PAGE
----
If you are a teacher or educator, you know that technology is the future of learning. But perhaps you are unsure how to apply it.
It’s one thing to know about different types of technology in the classroom. How do you best utilize them?
OK, so the student has an iPad. What can it be used for beyond web browsing or a way for a student to surreptitiously goof off?
How Can Classroom Technology Be Best Applied?
One of the biggest challenges with integrating technology into modern classrooms is uncertainty by teachers as to how to apply the technology.
In many ways, we are at the infancy of educational technology. Right now, the default is to use classroom technology as just another way to download and consume information. It’s often still the same information as before, just in another format.
While it is convenient to have textbooks in electronic form, technology can do so much more. It is best when it is engaging, interactive, and transformative.
For this reason, educators at the Florida Center for Instructional Technology (FCIT) have developed the Technology Integration Matrix, which is now in its second version.
A Look at the Technology Integration Matrix
The Technology Integration Matrix (TIM) is a multi-dimensional outline of how to use technology in the classroom in a positive way. It is a blueprint of sorts to help educators set reasonable goals for applying technology to the classroom.
TIM is called a “matrix” because it isn’t just a one-dimensional list. It is actually a table with five levels of technology adaptation at the top and five positive attributes of learning on the left. When the two are combined, a new level of educational mastery with technology is achieved.
The top (horizontal) list (the technology integration “Level”) includes the following categories:
- Entry – This is when a teacher starts to use new technology in the classroom.
- Adoption – The teacher and students are comfortable with and use the technology in a conventional way.
- Adaptation – Now the teacher helps the students use the technology more creatively and independently.
- Infusion – Students are empowered to choose the appropriate technologies based on learning context.
- Transformation – Innovative uses of technology are being actively applied.
The left (vertical) list (the type of “Learning”) includes the following descriptions:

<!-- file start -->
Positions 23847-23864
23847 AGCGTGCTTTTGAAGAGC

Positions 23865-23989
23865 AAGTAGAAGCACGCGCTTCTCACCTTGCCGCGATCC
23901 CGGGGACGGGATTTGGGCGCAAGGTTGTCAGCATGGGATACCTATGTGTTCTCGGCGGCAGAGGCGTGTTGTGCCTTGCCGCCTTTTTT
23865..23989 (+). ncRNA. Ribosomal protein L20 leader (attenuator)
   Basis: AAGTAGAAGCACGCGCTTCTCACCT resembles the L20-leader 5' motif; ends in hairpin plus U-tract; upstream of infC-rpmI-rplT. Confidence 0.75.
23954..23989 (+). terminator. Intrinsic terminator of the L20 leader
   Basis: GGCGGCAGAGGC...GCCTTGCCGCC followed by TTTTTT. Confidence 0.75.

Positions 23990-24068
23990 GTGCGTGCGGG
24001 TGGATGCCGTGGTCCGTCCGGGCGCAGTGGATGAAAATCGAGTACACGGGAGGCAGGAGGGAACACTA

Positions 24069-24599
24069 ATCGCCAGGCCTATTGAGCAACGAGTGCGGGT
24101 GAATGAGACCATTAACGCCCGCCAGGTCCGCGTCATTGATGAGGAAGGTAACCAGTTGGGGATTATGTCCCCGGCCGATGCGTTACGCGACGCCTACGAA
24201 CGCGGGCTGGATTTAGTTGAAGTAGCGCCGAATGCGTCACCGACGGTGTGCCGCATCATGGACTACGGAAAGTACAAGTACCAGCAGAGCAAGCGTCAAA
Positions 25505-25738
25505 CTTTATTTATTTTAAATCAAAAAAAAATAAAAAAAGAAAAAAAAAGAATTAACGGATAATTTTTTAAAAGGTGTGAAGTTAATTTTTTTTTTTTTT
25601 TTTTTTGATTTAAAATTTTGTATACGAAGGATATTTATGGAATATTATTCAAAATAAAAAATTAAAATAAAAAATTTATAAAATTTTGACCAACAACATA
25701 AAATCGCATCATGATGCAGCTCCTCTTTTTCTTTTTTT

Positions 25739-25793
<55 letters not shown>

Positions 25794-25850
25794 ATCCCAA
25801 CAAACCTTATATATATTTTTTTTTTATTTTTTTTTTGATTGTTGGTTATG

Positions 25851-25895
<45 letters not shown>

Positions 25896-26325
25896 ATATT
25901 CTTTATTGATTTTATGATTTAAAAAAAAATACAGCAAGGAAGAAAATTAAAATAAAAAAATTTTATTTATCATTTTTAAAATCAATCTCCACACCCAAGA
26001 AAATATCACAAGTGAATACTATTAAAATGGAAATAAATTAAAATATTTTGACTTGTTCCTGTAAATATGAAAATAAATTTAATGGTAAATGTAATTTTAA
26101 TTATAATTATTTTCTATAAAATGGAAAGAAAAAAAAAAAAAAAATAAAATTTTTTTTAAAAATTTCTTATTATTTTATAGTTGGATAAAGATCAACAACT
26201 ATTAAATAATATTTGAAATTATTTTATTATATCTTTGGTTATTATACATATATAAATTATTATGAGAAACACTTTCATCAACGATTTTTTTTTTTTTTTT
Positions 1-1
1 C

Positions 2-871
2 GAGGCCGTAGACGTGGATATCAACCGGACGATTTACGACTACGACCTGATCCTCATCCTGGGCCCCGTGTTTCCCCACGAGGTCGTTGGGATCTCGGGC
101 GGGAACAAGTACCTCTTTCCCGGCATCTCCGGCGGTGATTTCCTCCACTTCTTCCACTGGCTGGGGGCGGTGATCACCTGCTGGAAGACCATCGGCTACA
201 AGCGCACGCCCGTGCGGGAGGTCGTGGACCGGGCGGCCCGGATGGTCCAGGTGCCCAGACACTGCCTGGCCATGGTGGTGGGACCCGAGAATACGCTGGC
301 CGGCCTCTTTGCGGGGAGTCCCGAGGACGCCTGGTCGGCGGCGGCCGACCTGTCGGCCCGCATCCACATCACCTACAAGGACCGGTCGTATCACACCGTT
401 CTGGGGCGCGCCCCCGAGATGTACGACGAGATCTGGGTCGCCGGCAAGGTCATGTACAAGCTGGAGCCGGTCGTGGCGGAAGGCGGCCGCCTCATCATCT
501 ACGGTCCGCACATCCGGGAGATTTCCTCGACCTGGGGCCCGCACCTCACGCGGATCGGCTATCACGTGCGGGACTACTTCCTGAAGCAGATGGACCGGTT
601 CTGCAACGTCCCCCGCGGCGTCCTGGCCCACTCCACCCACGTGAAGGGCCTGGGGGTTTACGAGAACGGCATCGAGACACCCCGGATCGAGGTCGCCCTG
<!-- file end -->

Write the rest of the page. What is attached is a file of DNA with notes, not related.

- Active – Rather than just consuming information, students are actively engaging with technology.
- Collaborative – Community learning instead of just solo work is encouraged.
- Constructive – Instead of passively receiving information, students build upon their previous knowledge with the technology tools.
- Authentic – Students are inspired to connect their use of technology to real-world applications beyond the learning environment.
- Goal Directed – Students leverage technology to plan and set goals, as well as monitor their progress.
The power of the matrix is in combining the concepts at the top with those on the left. For example, upon combining “Adaptation” with “Constructive” you get the “Constructive Learning, Adaptation Level,” which offers the following:
“Students begin to use technology tools independently to facilitate construction of meaning. With their growing conceptual understanding of the technology tools, students can explore the use of these tools as they are building knowledge.”
On the bottom right of the matrix, we achieve the “Goal-Directed Learning, Transformation Level.” Here, students have mastered technology and are able to achieve more with it:
“Students engage in ongoing metacognitive activities at a level that may have been unattainable without the support of technology tools. Students are empowered to extend the use of technology tools and have greater ownership and responsibility for learning.”
Can Technology in the Classroom Truly Transform?
The Technology Integration Matrix provides a new way for teachers to view technology and how it can truly help and enlighten students. Still, the challenge is to figure out creative ways to apply today’s technologies to these lofty goals.
Depending on the school district and the technology tools available, teachers might be able to bring their students only to certain levels. A simple computer with a locked down web browser might be good for delivering curated educational content to a student, but it is not likely to empower them that much.
Interactive whiteboards, 3D projectors, and accessible iPads may also make learning more engaging and fun, but it may take more sophisticated tools and software to truly bring education to the next level.
How to Use Technology in the Classroom
Ultimately, as technology in education is still evolving, teachers will have to be creative to get the most from the tools given to them. Future technologies will certainly become more interactive, engaging, and fruitful for fully empowering students to excel and thrive.